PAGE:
In Mississippi Boll weevil goes down for the count

As of the first week in July, only one — repeat, one — boll weevil had been trapped in the entire state of Mississippi.

For all practical purposes, the pest that caused widespread losses for U.S. cotton producers for decades is no longer a threat for Mississippi growers, thanks to the success of the boll weevil eradication program, a decade-long cooperative effort between federal/state agencies and farmers, who pay the bulk of the costs through assessments on their cotton acres.

“This is my 10th year to report on the status of the program — and it's the best report I've ever given,” Farrell Boyd, state program manager, said at the joint meeting of directors of the Mississippi Boll Weevil Management Corporation and the Mississippi Farm Bureau Federation Cotton Policy Committee.

In 2007, he said, only 30 weevils were trapped in the state; several of those were in the southwest Delta near the Mississippi River levee.

“We feel most of the weevils in that area migrated in from Louisiana,” where eradication efforts are not as far along.

Another area, along the bluff hills on the eastern edge of the Delta, had 10 weevil catches.

But in all cotton-growing regions, suppression was better than 99 percent, Boyd said.

“Essentially, the boll weevil has been eradicated in our state, and it's a tribute to a lot of hard work and investment by everyone involved over the past 10 years.”

The lone weevil catch in Mississippi this season was in northern Tunica County. “Since no weevils were captured in that area last year, we feel confident that it came in on equipment or vehicles,” Boyd said.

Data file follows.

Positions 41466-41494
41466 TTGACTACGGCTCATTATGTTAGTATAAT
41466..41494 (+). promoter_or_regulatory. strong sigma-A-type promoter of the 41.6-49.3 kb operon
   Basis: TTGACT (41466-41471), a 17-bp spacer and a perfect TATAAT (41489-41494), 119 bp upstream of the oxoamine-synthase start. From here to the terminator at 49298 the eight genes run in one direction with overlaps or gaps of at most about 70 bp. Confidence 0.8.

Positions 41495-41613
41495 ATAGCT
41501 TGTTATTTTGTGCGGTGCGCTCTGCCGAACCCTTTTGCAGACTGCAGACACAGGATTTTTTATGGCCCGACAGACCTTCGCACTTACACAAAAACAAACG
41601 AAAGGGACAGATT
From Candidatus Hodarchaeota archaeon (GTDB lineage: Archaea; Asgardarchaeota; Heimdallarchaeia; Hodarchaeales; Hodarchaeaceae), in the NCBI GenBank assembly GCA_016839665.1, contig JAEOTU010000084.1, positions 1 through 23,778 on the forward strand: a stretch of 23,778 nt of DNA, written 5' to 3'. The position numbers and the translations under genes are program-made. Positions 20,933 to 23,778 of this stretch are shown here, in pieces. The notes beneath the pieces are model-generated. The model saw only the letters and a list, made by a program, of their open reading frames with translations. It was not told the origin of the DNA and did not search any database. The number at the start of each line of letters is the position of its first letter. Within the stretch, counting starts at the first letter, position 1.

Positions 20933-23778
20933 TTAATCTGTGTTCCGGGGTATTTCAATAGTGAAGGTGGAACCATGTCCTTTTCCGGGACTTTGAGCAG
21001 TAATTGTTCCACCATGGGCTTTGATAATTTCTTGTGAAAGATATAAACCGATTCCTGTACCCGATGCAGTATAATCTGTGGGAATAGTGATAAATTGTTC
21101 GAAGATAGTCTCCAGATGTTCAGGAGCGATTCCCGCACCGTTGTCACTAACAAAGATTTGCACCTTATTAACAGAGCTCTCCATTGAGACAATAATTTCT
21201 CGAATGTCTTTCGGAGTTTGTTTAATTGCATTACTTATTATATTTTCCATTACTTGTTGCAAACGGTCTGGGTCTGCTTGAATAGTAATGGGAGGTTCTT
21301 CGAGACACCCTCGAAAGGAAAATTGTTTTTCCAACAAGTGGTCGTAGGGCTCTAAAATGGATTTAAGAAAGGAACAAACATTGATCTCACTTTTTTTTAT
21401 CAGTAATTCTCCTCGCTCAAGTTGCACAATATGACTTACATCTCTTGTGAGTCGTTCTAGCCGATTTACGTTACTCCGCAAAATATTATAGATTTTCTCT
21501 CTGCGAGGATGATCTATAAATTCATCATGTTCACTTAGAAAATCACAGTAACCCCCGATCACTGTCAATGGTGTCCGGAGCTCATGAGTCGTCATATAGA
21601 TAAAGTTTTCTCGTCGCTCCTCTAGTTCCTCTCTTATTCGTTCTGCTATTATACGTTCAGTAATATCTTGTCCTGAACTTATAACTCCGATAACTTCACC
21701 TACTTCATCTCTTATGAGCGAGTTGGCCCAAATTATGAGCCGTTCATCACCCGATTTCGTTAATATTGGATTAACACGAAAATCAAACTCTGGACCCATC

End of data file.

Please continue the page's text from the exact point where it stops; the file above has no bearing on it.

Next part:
Elsewhere in Mid-South states, weevil trap catches through July 7 were 11 in Arkansas, all in the lower portion of the state bordering Louisiana; 10 in Tennessee; 3 in Missouri; and 2,874 in Louisiana.

In states from Alabama eastward, which have been essentially weevil-free in recent years, Boyd said, no catches had been reported through early July.

Mississippi cotton acreage this year is about 362,612, he noted, a sharp decline from 659,206 in 2007. “We've seen about a 46 percent decline in acres each year since 2006, and we hope that will soon turn around.”

John Swayze, Benton, Miss., producer/ginner, who served as president of the organization for several years, was cited by current president Tripp Hayes for his “hard work, dedication, and contributions to the success of the program.”

“There were times in the early days when we were heavily in debt and often didn't know if we could function the next day,” Swayze said. “It's a credit to our board members — especially [Perthshire, Miss., producer/ginner] Kenneth Hood — who raised a lot of money to keep things going. Their hard work and cooperation has been a key factor in our success.”

With every region in the state “in a positive financial position” at the end of 2007, according to Randy Scrivener, representing the corporation's auditing firm, the organization has gone from a $60 million debt several years ago to less than $1 million currently.

For the balance of 2008, Boyd said, program efforts will focus on post-eradication roadside trapping, with field perimeter trapping only where weevils were captured late season 2007. Traps are being inspected and serviced tri-weekly with an enhanced formulation of the Grandlure bait, “the best formulation available, which has proven very effective.”

For 2009, plans call for continued trapping on a reduced scale adequate to detect any intruding weevils, and implementation of any preventive measures necessary to prevent reinfestation.

“We will continue our efforts to reduce program costs and grower assessments,” Boyd said.

Hide comments


  • Allowed HTML tags: <em> <strong> <blockquote> <br> <p>

Plain text

  • No HTML tags allowed.
  • Web page addresses and e-mail addresses turn into links automatically.
  • Lines and paragraphs break automatically.